The Hams Hall Estate was owned by the Adderley family for over 260 years. The name of the estate was derived from the fact that the land lay in a great hook, or “ham”, of the River Tame.
Hams Hall was built in the late 1700s for Charles Adderley by Joseph Pickford, one of the leading architects of the 18th Century, on the site of an earlier Tudor mansion. It was described as “a charming country house”, three stories high and with seven bays.
Following Charles’ death in 1826, the house passed to his great nephew, also called Charles Adderley, who later became the 1st Baron Norton.
Charles Bowyer Adderley was a wealthy philanthropist. In 1848, he donated eight acres of land to Birmingham City Council to create Adderley Park in Saltley, Birmingham’s oldest public park. He also built a school, church and a housing estate for workers He was MP for North Staffordshire for 37 years and pioneered self-government for parts of the British Empire, drafting the New Zealand constitution. He was also famed as an “agreeable host” and the house entertained many prominent guests, including four-times Prime Minister W. E. Gladstone.
The house was gutted by a devastating fire in 1894 but was rebuilt the following year as an exact replica of the original.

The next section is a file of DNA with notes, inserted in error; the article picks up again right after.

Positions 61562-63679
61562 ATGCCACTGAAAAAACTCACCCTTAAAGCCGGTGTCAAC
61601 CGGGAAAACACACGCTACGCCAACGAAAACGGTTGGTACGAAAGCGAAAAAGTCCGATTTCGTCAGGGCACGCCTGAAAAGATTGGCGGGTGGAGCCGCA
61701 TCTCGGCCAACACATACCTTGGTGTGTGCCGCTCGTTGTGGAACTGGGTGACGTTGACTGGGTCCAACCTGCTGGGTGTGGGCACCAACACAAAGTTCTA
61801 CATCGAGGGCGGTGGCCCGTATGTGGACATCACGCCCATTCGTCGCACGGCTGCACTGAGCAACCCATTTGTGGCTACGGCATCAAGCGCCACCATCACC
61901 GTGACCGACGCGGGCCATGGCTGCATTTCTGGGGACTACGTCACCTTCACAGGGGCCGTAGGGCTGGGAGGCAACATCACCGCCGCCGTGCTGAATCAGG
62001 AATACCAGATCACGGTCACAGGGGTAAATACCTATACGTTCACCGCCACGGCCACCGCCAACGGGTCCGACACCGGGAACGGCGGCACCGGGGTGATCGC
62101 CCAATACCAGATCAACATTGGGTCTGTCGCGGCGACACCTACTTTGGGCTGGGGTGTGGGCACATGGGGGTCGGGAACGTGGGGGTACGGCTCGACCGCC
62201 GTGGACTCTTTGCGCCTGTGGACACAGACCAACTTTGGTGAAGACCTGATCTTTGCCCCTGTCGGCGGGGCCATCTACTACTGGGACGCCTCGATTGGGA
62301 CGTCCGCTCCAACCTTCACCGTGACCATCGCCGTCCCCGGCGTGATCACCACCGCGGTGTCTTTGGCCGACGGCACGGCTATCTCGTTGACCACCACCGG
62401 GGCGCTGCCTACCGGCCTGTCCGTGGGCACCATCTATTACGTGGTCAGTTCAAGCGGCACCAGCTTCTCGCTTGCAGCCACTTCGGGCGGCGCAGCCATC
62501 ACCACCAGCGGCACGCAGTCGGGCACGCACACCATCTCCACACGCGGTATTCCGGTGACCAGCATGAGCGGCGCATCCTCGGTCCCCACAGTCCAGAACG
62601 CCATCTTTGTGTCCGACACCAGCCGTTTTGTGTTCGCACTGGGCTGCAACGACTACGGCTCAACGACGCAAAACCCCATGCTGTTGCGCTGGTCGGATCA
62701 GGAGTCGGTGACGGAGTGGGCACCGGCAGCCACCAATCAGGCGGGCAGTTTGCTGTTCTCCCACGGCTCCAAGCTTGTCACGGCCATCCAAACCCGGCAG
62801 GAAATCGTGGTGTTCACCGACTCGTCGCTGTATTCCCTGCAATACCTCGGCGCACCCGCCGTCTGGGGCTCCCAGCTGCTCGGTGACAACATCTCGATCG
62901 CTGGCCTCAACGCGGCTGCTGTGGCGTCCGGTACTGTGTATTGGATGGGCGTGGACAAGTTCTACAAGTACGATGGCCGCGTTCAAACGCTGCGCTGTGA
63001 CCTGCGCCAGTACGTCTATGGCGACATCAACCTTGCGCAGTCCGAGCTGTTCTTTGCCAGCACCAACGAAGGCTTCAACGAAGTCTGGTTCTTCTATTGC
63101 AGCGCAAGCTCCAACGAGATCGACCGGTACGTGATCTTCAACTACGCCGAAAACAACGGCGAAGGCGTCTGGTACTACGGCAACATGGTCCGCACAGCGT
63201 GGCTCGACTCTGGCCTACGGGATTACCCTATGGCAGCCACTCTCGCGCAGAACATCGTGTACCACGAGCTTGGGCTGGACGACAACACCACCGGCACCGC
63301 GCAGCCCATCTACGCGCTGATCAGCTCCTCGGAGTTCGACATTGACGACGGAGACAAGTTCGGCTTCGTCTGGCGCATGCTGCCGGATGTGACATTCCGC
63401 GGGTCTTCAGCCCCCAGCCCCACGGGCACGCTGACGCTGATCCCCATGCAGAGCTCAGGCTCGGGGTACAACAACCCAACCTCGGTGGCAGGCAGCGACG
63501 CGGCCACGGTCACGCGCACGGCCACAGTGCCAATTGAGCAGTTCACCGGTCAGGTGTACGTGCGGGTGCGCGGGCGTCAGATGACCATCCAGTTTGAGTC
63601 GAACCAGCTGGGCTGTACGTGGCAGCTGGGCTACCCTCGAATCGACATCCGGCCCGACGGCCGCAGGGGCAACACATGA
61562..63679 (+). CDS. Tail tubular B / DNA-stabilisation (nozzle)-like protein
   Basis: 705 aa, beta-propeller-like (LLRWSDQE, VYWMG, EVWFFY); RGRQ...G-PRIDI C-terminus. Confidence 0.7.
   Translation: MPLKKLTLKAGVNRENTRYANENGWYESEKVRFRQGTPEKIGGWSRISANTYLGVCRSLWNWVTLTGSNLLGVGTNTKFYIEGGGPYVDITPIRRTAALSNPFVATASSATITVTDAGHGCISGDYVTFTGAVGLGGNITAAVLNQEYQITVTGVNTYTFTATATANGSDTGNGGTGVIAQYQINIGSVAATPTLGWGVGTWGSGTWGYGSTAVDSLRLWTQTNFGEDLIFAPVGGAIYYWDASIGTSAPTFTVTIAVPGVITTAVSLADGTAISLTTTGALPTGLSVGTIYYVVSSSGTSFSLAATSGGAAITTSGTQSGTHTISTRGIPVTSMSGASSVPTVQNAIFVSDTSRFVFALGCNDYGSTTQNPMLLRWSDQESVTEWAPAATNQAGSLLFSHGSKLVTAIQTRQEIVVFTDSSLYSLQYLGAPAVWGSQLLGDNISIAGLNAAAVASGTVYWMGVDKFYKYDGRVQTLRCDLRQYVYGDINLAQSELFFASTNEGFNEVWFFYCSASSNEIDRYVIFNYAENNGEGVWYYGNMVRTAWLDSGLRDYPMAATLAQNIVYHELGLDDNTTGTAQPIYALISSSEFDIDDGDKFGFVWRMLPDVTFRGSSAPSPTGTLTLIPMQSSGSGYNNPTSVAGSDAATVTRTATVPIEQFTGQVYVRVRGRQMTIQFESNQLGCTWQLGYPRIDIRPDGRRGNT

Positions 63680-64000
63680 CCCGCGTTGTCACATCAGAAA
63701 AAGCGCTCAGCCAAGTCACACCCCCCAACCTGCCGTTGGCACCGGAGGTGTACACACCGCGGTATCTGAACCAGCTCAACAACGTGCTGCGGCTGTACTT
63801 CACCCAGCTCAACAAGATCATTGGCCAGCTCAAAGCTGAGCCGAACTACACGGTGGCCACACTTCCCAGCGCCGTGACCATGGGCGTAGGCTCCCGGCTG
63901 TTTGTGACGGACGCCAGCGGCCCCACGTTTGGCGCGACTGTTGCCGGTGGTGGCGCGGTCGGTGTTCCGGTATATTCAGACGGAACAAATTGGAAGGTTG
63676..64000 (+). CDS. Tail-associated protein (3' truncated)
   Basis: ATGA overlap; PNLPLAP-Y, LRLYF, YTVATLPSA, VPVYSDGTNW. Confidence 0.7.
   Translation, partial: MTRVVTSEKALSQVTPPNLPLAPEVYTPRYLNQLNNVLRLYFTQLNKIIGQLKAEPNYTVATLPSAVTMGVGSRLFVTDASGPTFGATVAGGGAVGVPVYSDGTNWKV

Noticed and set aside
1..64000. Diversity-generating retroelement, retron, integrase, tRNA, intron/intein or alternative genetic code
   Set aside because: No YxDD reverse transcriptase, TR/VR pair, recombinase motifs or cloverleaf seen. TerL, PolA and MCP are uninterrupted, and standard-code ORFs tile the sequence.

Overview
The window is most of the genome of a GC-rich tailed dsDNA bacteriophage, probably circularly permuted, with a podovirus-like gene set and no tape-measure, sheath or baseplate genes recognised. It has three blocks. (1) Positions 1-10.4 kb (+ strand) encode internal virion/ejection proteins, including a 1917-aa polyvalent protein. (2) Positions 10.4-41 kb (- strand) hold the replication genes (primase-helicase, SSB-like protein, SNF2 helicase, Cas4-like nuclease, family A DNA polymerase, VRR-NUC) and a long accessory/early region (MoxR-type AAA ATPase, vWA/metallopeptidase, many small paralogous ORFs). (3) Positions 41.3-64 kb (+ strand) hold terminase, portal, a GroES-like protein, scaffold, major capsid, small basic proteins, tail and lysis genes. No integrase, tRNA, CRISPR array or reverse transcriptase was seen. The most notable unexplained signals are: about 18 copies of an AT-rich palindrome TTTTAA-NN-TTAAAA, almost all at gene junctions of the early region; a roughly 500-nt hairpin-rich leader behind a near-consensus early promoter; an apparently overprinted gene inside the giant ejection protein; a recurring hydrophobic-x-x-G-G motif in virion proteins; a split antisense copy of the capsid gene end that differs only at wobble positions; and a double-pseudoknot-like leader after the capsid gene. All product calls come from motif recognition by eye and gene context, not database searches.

Did you know?
In 1852, Charles Adderley successfully sued the City of Birmingham over the poor state of the River Tame, which was dreadfully polluted by sewage and industrial waste. Despite winning his case, it took almost 150 years for the river to recover.
Following the death of Lord Norton in 1905, at the age of ninety one, the estate was sold at public auction to pay death duties. The estate was purchased by the City of Birmingham, who sold on the house to an American shipping magnate, Oswald Harrison. He demolished the building, sending the lower floors to America and using the front facade at Coates Manor, near Cirencester in Gloucestershire. It is now known as Bledisloe Lodge, a private residence in the grounds of the Royal Agricultural College.
Where is it?
The Hams Hall Estate
Move the slider to see how Hams Hall has changed between 1905 and 2016:
View larger image